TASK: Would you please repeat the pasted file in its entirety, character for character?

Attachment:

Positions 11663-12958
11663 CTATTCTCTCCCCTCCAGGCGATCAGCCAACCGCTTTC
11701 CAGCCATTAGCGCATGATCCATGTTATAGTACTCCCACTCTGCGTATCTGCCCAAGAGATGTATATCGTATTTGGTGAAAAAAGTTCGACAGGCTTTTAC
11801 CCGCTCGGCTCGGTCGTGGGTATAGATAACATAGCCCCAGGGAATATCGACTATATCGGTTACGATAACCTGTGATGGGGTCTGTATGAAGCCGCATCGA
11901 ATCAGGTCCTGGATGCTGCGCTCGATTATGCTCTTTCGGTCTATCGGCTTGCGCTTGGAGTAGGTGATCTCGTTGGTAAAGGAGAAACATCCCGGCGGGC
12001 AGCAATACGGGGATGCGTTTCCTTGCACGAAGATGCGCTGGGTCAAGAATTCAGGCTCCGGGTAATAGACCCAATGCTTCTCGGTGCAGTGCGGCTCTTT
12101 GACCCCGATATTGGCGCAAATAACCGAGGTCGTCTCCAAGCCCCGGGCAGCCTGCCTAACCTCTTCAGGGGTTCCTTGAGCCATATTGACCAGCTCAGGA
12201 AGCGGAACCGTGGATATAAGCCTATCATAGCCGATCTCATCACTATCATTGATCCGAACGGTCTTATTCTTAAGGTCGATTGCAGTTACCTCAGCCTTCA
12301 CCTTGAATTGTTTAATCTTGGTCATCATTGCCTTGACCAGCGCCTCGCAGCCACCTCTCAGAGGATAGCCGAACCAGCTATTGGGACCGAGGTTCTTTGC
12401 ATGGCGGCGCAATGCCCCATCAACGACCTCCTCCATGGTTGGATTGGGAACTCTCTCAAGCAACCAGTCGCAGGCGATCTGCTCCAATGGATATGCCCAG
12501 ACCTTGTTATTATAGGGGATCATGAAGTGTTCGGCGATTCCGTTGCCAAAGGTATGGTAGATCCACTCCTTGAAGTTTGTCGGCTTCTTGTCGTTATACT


Positions 11663-12958
11663 CTATTCTCTCCCCTCCAGGCGATCAGCCAACCGCTTTC
11701 CAGCCATTAGCGCATGATCCATGTTATAGTACTCCCACTCTGCGTATCTGCCCAAGAGATGTATATCGTATTTGGTGAAAAAAGTTCGACAGGCTTTTAC
11801 CCGCTCGGCTCGGTCGTGGGTATAGATAACATAGCCCCAGGGAATATCGACTATATCGGTTACGATAACCTGTGATGGGGTCTGTATGAAGCCGCATCGA
11901 ATCAGGTCCTGGATGCTGCGCTCGATTATGCTCTTTCGGTCTATCGGCTTGCGCTTGGAGTAGGTGATCTCGTTGGTAAAGGAGAAACATCCCGGCGGGC
12001 AGCAATACGGGGATGCGTTTCCTTGCACGAAGATGCGCTGGGTCAAGAATTCAGGCTCCGGGTAATAGACCCAATGCTTCTCGGTGCAGTGCGGCTCTTT
12101 GACCCCGATATTGGCGCAAATAACCGAGGTCGTCTCCAAGCCCCGGGCAGCCTGCCTAACCTCTTCAGGGGTTCCTTGAGCCATATTGACCAGCTCAGGA
12201 AGCGGAACCGTGGATATAAGCCTATCATAGCCGATCTCATCACTATCATTGATCCGAACGGTCTTATTCTTAAGGTCGATTGCAGTTACCTCAGCCTTCA
12301 CCTTGAATTGTTTAATCTTGGTCATCATTGCCTTGACCAGCGCCTCGCAGCCACCTCTCAGAGGATAGCCGAACCAGCTATTGGGACCGAGGTTCTTTGC
12401 ATGGCGGCGCAATGCCCCATCAACGACCTCCTCCATGGTTGGATTGGGAACTCTCTCAAGCAACCAGTCGCAGGCGATCTGCTCCAATGGATATGCCCAG
12501 ACCTTGTTATTATAGGGGATCATGAAGTGTTCGGCGATTCCGTTGCCAAAGGTATGGTAGATCCACTCCTTGAAGTTTGTCGGCTTCTTGTCGTTATACT